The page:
From understanding expenses to starting a limited company, our downloadable business guides can help you.
Setting up a Limited Company is one of the smartest way to get paid for your work.
With your own limited company you get to define your brand, own everything you do, run your business in the most tax-efficient way and pitch for work you wouldn’t be able to get as a sole trader. Check out Crunch’s beginners guide to Limited Companies to see what it all entails.
Most business owners will choose to work either as a sole trader, through an umbrella company, or start up their own Limited Company. If you decide to go the company formation route, here’s what you need to know.
There are two types:
Most freelancers, contractors, startups and small businesses will opt for an LTD, as PLCs must have a share capital of minimum £50,000, at least two shareholders, two directors and a qualified company secretary.
This is the part of the process which many people consider to be tricky or bureaucratic – but it’s actually really simple. You can go online and set up your limited company yourself in about ten minutes for the cost of a takeaway pizza. You just have to supply certain personal details to help Companies House identify you as a company director, and you’re good to go. Companies House will often have your limited company formed in a few hours.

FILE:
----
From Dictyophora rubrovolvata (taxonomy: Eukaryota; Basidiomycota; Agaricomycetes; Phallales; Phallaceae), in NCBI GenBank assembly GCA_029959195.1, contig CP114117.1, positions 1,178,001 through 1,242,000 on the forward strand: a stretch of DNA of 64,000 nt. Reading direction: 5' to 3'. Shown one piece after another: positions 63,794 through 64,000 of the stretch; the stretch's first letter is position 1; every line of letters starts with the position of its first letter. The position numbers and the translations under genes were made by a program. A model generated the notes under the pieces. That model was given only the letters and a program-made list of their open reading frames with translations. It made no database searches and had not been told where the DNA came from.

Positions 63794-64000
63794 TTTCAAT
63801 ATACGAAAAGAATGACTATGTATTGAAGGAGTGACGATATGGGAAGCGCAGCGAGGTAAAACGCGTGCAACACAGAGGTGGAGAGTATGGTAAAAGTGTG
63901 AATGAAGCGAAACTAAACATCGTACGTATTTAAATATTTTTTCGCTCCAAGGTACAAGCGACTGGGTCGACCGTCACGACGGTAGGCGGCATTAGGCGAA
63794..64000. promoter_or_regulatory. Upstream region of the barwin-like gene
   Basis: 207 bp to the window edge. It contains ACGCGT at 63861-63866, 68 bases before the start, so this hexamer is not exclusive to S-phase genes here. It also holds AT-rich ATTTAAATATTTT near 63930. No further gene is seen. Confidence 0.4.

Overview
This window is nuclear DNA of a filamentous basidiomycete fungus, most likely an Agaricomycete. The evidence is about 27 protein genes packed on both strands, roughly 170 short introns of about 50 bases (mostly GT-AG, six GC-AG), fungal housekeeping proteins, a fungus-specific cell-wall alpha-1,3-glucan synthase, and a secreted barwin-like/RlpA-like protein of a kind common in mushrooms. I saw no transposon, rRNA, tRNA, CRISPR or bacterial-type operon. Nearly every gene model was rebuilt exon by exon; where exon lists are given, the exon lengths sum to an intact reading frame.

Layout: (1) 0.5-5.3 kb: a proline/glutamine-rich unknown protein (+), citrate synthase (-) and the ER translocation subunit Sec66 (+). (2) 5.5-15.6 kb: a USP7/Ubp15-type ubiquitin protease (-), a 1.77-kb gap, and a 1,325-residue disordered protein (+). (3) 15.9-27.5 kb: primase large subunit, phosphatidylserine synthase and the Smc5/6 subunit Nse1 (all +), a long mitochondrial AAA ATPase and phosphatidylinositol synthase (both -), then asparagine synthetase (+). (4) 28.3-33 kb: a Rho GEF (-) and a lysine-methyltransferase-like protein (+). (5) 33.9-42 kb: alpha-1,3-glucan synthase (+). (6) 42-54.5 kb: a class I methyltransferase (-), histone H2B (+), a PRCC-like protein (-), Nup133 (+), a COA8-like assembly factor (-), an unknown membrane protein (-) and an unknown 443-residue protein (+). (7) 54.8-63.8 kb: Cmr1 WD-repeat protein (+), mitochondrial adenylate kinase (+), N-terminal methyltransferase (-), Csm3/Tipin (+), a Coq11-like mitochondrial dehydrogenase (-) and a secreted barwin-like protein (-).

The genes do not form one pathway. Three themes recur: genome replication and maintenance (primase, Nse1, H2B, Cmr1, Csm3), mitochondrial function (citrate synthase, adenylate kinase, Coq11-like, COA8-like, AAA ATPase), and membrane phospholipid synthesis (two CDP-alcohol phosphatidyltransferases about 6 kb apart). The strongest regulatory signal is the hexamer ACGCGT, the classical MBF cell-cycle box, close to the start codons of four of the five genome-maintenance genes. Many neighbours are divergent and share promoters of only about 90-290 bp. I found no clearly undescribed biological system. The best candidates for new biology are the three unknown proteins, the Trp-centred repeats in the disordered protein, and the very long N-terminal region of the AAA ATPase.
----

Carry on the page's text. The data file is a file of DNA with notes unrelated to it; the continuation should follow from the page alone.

Companies House is responsible for all limited company registration in Britain. Their website provides detailed information.
The following documents must be completed and returned to Companies House in order to complete the incorporation process. Often your company formation agent or accountant will complete these on your behalf.
As a limited company director you have certain legal responsibilities. These include:
As the term suggests, when operating as a sole trader you’re running your business as an individual. Being a sole trader merely means that there’s no legal distinction between the owner and the business.Part of our range of jargon-free explanations of the legal structures out there for the self-employed.
Setting up a limited company and been confronted by scary-looking questions regarding shares and share value?. Don’t worry, it’s not as confusing as it seems. Here's everything you need to know to help you understand what these means.